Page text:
US to kick off Gulf of Mexico oil drilling rights auction

(Reuters) - The Biden administration will hold an auction of oil leases in the U.S. Gulf of Mexico on Wednesday, the first test of demand for new investment in the region since the Russian invasion of Ukraine tightened energy supplies and sent prices soaring.

The auction fulfills a provision in President Joe Biden's 2022 climate change law, the Inflation Reduction Act (IRA), that protects federal oil and gas leasing and requires that a Gulf sale be held by March 31.

Prior to passage of the IRA last year, the administration had canceled three planned offshore lease sales in the Gulf and Alaska, citing a lack of industry interest and conflicting litigation over the president's leasing policy.

The Bureau of Ocean Energy Management will offer 73.3 million acres in the U.S. Outer Continental Shelf (OCS) in the Gulf. Bids were due on Tuesday and will be read at a live-streamed event on BOEM's website beginning at 9 a.m. CDT (1400 GMT) on Wednesday.

The leases are for terms of five or 10 years, depending on water depth, and carry royalty rates of 18.75%, a maximum established in the IRA. The rate is an increase for shallow water leases, which in recent sales were offered with a royalty rate of 12.5%. The IRA raised the minimum royalty rate for offshore leases to 16.67%.

Biden had pledged to end new leasing during his presidential campaign as part of his goal to decarbonize the U.S. economy by 2050 and combat global warming. But he has faced pressure to increase domestic supplies of oil and gas to reduce price spikes and boost energy security.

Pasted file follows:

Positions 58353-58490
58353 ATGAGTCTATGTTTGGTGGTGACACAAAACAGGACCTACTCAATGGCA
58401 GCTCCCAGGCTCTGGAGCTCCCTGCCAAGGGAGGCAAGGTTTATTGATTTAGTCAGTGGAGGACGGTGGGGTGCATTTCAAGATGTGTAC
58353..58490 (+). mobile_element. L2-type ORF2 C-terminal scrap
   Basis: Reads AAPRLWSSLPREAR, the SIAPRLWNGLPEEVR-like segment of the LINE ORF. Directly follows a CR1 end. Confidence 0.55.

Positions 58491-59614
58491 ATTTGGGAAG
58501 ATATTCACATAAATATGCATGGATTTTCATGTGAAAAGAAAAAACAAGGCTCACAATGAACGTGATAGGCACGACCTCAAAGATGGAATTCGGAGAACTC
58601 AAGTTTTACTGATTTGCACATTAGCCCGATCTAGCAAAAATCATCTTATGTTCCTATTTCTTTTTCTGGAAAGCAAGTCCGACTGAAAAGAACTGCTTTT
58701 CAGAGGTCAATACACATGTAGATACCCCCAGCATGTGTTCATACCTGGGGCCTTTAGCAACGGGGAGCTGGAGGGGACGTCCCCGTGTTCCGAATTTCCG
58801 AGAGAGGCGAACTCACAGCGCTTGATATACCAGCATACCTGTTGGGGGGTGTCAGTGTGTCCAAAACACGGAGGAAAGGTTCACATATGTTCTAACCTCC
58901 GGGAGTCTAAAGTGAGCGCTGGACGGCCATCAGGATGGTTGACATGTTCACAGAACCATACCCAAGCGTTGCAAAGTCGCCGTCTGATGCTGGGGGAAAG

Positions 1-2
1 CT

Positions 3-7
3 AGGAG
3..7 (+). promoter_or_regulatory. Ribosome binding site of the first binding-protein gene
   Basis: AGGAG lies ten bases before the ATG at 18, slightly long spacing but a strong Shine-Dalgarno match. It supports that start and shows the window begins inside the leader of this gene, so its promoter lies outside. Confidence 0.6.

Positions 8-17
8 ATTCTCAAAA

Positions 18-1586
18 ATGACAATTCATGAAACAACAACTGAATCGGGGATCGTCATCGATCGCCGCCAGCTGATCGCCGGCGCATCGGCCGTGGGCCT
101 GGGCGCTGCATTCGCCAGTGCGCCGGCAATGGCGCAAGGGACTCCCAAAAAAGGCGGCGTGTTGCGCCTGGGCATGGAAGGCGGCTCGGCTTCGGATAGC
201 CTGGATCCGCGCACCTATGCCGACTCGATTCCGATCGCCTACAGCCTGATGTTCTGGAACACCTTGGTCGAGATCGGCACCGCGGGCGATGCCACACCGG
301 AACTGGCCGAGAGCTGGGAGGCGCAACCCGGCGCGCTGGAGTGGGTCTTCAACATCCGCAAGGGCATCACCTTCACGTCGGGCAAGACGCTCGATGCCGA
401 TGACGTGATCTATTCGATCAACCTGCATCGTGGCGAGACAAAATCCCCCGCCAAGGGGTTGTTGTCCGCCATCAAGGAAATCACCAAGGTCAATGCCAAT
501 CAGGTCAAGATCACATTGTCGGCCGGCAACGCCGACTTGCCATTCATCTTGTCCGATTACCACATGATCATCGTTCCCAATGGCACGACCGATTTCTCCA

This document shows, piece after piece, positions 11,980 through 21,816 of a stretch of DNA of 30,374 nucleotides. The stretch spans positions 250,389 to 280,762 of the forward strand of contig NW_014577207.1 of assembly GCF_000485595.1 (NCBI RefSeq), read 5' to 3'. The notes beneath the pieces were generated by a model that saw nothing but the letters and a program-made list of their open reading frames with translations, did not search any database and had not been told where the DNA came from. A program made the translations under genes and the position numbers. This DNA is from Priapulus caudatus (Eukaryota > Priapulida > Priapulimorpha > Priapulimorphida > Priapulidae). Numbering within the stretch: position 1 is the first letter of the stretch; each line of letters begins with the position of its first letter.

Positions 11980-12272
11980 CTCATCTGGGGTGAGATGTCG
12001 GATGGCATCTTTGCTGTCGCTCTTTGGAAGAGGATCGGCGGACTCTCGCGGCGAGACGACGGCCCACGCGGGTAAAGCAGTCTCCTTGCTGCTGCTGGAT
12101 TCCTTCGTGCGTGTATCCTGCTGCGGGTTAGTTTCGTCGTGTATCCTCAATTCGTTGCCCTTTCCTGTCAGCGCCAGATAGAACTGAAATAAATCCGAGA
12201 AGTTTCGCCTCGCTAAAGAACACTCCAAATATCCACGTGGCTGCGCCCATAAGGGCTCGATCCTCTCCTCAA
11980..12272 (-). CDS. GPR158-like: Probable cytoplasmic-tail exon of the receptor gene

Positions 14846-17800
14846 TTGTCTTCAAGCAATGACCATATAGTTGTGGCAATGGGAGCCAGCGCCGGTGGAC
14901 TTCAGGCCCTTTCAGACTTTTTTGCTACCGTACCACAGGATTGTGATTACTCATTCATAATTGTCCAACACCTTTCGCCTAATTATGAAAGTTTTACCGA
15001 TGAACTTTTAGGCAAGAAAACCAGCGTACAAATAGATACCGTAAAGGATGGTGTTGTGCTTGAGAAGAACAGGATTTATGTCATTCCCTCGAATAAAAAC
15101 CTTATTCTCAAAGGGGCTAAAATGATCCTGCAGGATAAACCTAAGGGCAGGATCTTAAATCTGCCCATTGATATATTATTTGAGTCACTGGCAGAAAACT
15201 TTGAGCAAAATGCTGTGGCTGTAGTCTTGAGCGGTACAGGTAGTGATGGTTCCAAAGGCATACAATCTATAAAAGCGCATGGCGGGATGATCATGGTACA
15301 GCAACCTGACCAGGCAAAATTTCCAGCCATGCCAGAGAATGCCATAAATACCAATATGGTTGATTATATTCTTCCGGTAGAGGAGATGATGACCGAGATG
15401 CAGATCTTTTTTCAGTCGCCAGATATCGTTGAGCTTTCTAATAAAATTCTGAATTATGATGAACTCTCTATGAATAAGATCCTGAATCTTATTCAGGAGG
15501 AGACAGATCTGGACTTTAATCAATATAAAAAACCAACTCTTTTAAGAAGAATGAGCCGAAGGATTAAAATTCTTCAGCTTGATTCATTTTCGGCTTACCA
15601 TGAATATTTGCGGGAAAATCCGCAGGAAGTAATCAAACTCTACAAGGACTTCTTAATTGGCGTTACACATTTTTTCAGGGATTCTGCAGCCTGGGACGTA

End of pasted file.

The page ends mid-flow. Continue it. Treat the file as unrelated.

The Gulf of Mexico accounts for 15% of U.S. oil production and 1% of natural gas production, according to the U.S. BOEM. Production in the region is expected to keep growing through 2027, according to a 2022 BOEM forecast that assumes leasing will continue.

The auction will be the first in the oil-rich region since late 2021. That sale generated more than $190 million in high bids, and was later canceled by a federal judge who said the administration had not adequately accounted for the impacts on climate change in its environmental analysis. Those leases were reinstated by the IRA.

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